I Fell Off Track With My Budget: Now What?

Stressed and Worried Senior Woman Calculating Domestic Expenses, Sitting at Dining Table in Front of Open Laptop Computer.
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Falling off track with your budget doesn’t always involve some catastrophic event. You might plug along all year, only to realize that your savings have dwindled and there’s now a big credit card balance looming.

It can be frustrating to find that your financial situation is not where you wanted or expected it to be. However, there are some steps you can take to correct the situation. Here are a few tips for getting your budget back on track. 

Stop Blaming Yourself 

It’s normal to feel shame, guilt or anger over poor money decisions. But it’s not helpful. “The first step is to get out of the blame cycle,” said Tatiana Tsoir, a CPA, author and finance coach. “Instead, commit to moving forward without guilt, but rather with action and a plan.” This will allow you to focus and feel more motivated.

Update Your Budget 

Sixty percent of Americans vowed to stick to a budget in 2023, according to a recent Bank of America survey. “But in order for this to be an achievable goal, our budgets need to change to reflect our current financial situation,” said Mary Hines Droesch, head of consumer and small business products at Bank of America.

“If you’re already off track, take another look at your budget and make adjustments based on factors like rising everyday prices and realistic spending categories,” Droesch added. She suggested breaking down your budget into a weekly view, which can make it easier to track your spending and hold yourself accountable to shorter milestones.

Make Your Money Work for You

Consider a ‘No-Spend’ Strategy

Droesch explained that sometimes the best way to get back on track is to start with a cleanse. “When it comes to your finances, a no-spend period can serve as a spending elimination diet with any non-essentials cut for a specified length of time,” she said. “This can help balance out previous overspending and serve as a mental reset.”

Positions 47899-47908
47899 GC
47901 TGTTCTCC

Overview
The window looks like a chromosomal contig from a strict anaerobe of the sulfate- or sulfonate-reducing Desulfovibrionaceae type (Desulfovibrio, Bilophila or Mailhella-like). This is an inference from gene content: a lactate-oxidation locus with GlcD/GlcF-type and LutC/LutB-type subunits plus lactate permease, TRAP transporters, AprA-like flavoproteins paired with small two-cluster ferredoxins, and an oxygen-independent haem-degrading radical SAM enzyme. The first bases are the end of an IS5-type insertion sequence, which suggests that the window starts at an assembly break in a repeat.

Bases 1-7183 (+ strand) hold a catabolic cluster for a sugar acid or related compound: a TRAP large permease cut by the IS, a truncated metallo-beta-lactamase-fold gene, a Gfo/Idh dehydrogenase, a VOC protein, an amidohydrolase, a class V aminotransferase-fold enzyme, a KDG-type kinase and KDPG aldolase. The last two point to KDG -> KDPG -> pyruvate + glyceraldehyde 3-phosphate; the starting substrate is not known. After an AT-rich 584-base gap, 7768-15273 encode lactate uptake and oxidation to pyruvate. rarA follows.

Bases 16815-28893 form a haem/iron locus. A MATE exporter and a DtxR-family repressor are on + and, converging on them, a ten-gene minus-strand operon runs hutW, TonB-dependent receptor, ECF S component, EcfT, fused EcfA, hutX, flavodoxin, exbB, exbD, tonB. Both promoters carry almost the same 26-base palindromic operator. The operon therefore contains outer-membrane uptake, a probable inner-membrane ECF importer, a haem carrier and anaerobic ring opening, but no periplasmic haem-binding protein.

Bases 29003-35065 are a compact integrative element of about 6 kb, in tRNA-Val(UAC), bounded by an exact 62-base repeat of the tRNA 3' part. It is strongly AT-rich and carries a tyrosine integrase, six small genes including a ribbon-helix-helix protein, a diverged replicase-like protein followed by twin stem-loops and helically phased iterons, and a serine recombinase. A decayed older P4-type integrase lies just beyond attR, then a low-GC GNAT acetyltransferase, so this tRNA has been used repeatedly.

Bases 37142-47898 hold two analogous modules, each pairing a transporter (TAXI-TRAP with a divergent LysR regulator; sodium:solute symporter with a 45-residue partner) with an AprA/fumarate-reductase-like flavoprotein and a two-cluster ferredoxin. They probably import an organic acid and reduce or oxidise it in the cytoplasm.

Whether it’s for a week, a month or even longer, take a break from shopping, commit to using up what’s in your pantry and freezer, and see how long you can go without spending money. 

Set SMART Goals

Getting back on track is easier if you have a certain goal to aim for — but a vague goal is like a moving target. To be successful, Tsoir said your goal needs to be specific, measurable, actionable, realistic and timely — aka a SMART goal. 

For example, instead of saying you want to “save more money,” set a goal to save $50 per week until you’ve grown a $1,000 emergency fund.

“If you have a structured plan…you are more likely to make smart and informed purchasing choices and avoid making the mistakes over and over again,” Tsoir explained.

Learn From Past Mistakes

Finally, it’s important to use your budget misstep as a learning opportunity, according to Tsoir. Look back at what specific mistakes led to getting off track with your budget so you can avoid them in the future.

That might mean planning and saving for a big purchase instead of putting it on a credit card, or weighing the benefits of buying something vs. the true cost. “If something sweet takes you years to pay off, it becomes really bitter in the long run,” Tsoir said.

Make Your Money Work for You

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